This article is only available in the PDF format. Download the PDF to view the article, as well as its associated figures and tables.
This is an autobiography of a woman with congenital cerebral palsy. Although mentally superior, she was greatly handicapped physically, being practically unable to walk and incapable of articulate speech. She learned to communicate by sign language and to type with one finger, after which her progress in acquiring information was rapid. Although the development of intelligence is ordinarily considered to be highly dependent on motor capacity and speech functions, the author's achievements illustrate the possibility of a rich mental development in the absence of vocalization and motor skill. Her story is a clear account of her emotional and personality development and of her attitudes and experiences. With rare insight she describes her growing consciousness, at adolescence, of her physical limitations, the period of mild depression she experienced at the age of 15 and of her religious conversion at 20. Her vivid description of energetic repression of sensitiveness to her condition,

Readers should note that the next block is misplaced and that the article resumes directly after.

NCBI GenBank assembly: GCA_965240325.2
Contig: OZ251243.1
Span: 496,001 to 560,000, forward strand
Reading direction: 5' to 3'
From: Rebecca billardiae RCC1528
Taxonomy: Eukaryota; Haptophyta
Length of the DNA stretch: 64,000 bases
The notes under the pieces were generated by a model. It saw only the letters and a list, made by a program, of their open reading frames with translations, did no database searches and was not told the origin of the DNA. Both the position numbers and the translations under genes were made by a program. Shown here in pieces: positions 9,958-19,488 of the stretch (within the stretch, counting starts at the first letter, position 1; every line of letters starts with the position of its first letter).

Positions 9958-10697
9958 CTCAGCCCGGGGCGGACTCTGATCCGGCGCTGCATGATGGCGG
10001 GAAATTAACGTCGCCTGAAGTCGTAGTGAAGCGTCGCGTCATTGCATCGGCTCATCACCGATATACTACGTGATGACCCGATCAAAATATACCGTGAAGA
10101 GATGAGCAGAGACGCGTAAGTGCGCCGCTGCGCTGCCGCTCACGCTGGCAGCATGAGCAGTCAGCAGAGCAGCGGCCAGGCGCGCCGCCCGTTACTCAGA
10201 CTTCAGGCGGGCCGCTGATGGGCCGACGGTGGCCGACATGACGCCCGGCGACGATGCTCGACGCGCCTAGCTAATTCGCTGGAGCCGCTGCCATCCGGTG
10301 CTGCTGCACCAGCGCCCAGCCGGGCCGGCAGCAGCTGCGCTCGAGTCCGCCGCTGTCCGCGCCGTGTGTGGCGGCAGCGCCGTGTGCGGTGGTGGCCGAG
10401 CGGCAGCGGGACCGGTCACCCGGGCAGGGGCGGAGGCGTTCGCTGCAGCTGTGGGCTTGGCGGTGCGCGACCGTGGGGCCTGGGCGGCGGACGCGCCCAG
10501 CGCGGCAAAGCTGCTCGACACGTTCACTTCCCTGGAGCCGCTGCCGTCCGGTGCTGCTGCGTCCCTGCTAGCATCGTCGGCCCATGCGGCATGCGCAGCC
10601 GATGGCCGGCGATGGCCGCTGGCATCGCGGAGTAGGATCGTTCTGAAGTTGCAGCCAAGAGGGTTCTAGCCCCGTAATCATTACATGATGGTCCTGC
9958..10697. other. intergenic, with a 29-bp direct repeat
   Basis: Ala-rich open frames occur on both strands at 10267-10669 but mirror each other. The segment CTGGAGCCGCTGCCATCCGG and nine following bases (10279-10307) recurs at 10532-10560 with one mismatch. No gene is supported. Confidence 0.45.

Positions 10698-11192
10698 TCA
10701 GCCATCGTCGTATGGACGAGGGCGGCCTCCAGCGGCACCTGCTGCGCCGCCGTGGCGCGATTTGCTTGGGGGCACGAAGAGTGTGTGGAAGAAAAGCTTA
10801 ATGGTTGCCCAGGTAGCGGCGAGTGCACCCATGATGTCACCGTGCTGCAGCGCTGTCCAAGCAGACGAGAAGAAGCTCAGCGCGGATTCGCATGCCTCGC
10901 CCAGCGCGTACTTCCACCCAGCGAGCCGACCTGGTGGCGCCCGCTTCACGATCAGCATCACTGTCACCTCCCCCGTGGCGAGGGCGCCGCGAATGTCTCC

Out of the Running. Arch NeurPsych. 1939;41(6):1275–1276. doi:https://doi.org/10.1001/archneurpsyc.1939.02270180203019
Customize your JAMA Network experience by selecting one or more topics from the list below.